-A way to relax the body entirely to prepare for dreamtime is to apply ‘progressive relaxation.’ This technique involves relaxing each muscle group, one by one. Move from the head down to the feet, or from the feet up to the head – either direction works just fine. Once the process is complete say out loud, “I recall my dreams with ease, and I notice how vivid they are,” or a similar statement five or more times. The idea here, is to move into a very relaxed, suggestive state so that you can ‘program’ your mind to recall dreams as you drift off.

*Crystals/Gems

-Amethyst: Tonight I’ll be sleeping with a quality piece of amethyst! Why? It’s known to support dream recall.

-Clear Quartz: Amplify dream imagery by keeping a clear quartz crystal under your pillow. Sometimes, I like to carry mine with me all day as well.

Last but not least, leave a pen and notepad nearby so every dream, regardless of length, can be recorded as soon as you awaken. It is important to log all details without judgment. This practice along can help with dream recall, and having a record of your dreams is also necessary for tracking precognitive elements (aka premonitions).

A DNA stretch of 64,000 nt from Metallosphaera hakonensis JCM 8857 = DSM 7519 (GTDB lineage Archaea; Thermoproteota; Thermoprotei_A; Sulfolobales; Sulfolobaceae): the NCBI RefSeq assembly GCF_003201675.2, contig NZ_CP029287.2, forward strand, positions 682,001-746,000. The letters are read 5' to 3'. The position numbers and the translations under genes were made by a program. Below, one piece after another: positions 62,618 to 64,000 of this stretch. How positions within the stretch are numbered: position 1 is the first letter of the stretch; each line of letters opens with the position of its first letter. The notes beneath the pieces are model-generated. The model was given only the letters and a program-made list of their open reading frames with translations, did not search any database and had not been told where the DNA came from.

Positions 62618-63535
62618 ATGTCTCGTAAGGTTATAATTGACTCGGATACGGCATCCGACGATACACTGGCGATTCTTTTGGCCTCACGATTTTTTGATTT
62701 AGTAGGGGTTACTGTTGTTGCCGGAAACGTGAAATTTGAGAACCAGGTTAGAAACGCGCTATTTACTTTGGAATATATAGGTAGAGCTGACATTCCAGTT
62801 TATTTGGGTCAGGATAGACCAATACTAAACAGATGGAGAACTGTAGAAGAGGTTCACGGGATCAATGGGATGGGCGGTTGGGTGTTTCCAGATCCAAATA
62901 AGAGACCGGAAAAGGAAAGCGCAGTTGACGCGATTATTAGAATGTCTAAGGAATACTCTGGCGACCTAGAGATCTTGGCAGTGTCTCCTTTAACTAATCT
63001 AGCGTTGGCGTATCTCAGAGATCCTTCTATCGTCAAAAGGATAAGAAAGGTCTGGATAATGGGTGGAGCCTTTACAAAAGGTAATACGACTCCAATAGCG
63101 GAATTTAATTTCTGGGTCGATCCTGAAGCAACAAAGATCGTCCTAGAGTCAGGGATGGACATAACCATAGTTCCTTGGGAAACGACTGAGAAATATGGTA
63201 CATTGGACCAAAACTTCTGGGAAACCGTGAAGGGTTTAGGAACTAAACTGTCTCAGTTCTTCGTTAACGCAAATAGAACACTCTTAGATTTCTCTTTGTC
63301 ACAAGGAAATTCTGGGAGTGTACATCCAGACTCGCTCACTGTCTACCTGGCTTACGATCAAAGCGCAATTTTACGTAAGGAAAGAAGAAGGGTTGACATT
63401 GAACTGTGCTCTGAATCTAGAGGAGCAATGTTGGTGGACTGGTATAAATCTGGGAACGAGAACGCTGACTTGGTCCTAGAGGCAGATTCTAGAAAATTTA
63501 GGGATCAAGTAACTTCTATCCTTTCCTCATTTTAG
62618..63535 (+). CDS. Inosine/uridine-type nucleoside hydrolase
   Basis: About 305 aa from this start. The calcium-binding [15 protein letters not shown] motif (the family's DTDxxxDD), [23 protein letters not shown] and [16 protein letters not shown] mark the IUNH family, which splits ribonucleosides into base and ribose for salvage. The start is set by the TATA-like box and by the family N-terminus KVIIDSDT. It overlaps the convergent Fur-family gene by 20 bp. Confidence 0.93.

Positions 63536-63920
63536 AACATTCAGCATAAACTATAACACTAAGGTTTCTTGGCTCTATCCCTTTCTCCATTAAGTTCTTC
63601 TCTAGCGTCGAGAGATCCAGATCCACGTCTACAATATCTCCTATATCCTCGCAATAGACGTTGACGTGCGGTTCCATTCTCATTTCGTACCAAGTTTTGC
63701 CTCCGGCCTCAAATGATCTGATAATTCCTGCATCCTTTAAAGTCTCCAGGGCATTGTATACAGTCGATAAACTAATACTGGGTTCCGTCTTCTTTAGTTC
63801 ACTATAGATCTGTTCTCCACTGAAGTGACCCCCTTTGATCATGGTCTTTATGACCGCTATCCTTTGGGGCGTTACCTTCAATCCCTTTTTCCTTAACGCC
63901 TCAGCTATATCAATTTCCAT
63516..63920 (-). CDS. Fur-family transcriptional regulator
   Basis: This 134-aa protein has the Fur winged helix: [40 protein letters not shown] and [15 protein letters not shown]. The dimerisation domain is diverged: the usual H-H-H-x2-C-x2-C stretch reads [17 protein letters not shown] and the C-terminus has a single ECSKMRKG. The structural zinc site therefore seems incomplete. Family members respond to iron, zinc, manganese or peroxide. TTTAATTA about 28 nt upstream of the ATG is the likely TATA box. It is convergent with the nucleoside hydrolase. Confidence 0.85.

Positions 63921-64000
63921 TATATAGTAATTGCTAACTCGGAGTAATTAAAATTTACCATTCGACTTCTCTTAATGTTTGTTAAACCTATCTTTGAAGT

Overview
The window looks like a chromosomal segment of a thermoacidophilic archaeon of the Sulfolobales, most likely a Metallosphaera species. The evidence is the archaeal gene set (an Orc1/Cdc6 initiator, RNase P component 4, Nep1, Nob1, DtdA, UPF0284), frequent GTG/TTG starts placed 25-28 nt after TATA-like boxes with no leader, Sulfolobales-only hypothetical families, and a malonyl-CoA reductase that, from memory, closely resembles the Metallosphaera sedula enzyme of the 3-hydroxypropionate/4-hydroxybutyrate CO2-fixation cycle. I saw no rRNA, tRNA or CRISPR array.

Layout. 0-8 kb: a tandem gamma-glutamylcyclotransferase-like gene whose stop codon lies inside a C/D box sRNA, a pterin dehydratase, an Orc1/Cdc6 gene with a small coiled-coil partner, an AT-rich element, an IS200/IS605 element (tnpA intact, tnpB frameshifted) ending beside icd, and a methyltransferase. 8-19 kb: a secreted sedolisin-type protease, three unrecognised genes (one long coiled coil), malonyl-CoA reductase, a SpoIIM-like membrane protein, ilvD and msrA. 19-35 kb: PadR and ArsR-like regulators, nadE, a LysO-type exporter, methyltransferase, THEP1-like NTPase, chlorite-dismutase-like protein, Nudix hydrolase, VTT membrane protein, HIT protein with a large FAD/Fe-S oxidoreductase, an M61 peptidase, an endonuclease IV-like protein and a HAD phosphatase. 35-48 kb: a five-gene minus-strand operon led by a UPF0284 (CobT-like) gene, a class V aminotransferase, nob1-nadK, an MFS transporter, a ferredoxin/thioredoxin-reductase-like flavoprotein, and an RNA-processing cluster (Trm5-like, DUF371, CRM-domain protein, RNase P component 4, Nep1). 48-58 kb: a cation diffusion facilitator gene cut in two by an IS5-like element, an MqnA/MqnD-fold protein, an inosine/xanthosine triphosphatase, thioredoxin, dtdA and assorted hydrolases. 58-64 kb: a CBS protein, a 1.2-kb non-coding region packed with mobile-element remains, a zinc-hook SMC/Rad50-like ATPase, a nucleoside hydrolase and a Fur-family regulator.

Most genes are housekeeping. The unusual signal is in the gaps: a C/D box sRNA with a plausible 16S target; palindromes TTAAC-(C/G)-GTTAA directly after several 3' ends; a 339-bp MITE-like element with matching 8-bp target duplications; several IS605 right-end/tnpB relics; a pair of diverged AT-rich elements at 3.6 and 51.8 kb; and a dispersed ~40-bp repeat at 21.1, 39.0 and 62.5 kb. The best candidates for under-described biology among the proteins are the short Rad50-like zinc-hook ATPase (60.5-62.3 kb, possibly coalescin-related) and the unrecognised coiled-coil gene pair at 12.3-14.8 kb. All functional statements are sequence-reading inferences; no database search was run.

Wishing you a pleasant fall season,

Kim

premonition dreams

Beyond the mundane fragments sometimes recalled from a previous night’s dream, are unusual experiences that take place more often than one might expect. Extraordinary dreams are fairly common and reported by people everywhere, of every age group and in just about any place in the world. One of my favorite dream books is Extraordinary Dreams and How to Work With Them by Stanley Krippner, Fariba Bogzaran, and Andre Percia de Carvalho. They discuss specific categories of dreams (that overlap at times) such as creative dreams, lucid dreams, pregnancy dreams, healing dreams, telepathic dreams, clairvoyant dreams, precognitive dreams, and more. Among these categories are dreams that serve as premonitions, which are often referred to as precognitive dreams. Jeanne Van Bronkhorst’s first book titled Premonitions in Daily Life contains a section on dream premonitions as well. She normalizes this common human experience that frequently gets lumped into the magical or mysterious.